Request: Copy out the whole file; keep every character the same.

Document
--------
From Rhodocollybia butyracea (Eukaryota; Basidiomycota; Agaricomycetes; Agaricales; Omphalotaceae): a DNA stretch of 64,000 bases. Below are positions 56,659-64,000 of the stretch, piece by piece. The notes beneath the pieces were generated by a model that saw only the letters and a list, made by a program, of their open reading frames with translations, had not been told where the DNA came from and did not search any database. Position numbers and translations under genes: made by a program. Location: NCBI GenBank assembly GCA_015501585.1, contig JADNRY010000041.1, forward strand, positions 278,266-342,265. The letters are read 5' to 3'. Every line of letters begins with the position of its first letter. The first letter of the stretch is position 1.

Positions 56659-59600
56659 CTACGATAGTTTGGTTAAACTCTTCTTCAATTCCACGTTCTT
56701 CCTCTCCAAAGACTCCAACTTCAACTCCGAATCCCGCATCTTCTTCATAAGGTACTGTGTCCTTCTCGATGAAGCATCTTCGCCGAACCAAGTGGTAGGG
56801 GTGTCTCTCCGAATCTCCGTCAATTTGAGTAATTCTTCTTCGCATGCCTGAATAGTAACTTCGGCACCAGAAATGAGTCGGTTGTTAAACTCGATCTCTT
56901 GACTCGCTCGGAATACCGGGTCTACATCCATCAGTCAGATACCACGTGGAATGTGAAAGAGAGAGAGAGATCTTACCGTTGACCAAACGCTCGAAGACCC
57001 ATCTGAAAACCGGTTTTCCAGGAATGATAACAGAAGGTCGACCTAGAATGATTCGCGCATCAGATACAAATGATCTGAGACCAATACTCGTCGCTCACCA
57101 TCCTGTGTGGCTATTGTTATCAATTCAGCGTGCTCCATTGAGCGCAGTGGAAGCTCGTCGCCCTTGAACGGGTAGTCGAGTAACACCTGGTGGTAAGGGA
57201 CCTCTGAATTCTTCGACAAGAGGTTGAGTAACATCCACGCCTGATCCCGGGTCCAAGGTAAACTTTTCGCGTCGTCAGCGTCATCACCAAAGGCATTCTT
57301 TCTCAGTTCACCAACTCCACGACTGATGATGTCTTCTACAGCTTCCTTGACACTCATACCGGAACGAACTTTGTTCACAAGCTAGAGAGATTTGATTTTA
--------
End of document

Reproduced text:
From Rhodocollybia butyracea (Eukaryota; Basidiomycota; Agaricomycetes; Agaricales; Omphalotaceae): a DNA stretch of 64,000 bases. Below are positions 56,659-64,000 of the stretch, piece by piece. The notes beneath the pieces were generated by a model that saw only the letters and a list, made by a program, of their open reading frames with translations, had not been told where the DNA came from and did not search any database. Position numbers and translations under genes: made by a program. Location: NCBI GenBank assembly GCA_015501585.1, contig JADNRY010000041.1, forward strand, positions 278,266-342,265. The letters are read 5' to 3'. Every line of letters begins with the position of its first letter. The first letter of the stretch is position 1.

Positions 56659-59600
56659 CTACGATAGTTTGGTTAAACTCTTCTTCAATTCCACGTTCTT
56701 CCTCTCCAAAGACTCCAACTTCAACTCCGAATCCCGCATCTTCTTCATAAGGTACTGTGTCCTTCTCGATGAAGCATCTTCGCCGAACCAAGTGGTAGGG
56801 GTGTCTCTCCGAATCTCCGTCAATTTGAGTAATTCTTCTTCGCATGCCTGAATAGTAACTTCGGCACCAGAAATGAGTCGGTTGTTAAACTCGATCTCTT
56901 GACTCGCTCGGAATACCGGGTCTACATCCATCAGTCAGATACCACGTGGAATGTGAAAGAGAGAGAGAGATCTTACCGTTGACCAAACGCTCGAAGACCC
57001 ATCTGAAAACCGGTTTTCCAGGAATGATAACAGAAGGTCGACCTAGAATGATTCGCGCATCAGATACAAATGATCTGAGACCAATACTCGTCGCTCACCA
57101 TCCTGTGTGGCTATTGTTATCAATTCAGCGTGCTCCATTGAGCGCAGTGGAAGCTCGTCGCCCTTGAACGGGTAGTCGAGTAACACCTGGTGGTAAGGGA
57201 CCTCTGAATTCTTCGACAAGAGGTTGAGTAACATCCACGCCTGATCCCGGGTCCAAGGTAAACTTTTCGCGTCGTCAGCGTCATCACCAAAGGCATTCTT
57301 TCTCAGTTCACCAACTCCACGACTGATGATGTCTTCTACAGCTTCCTTGACACTCATACCGGAACGAACTTTGTTCACAAGCTAGAGAGATTTGATTTTA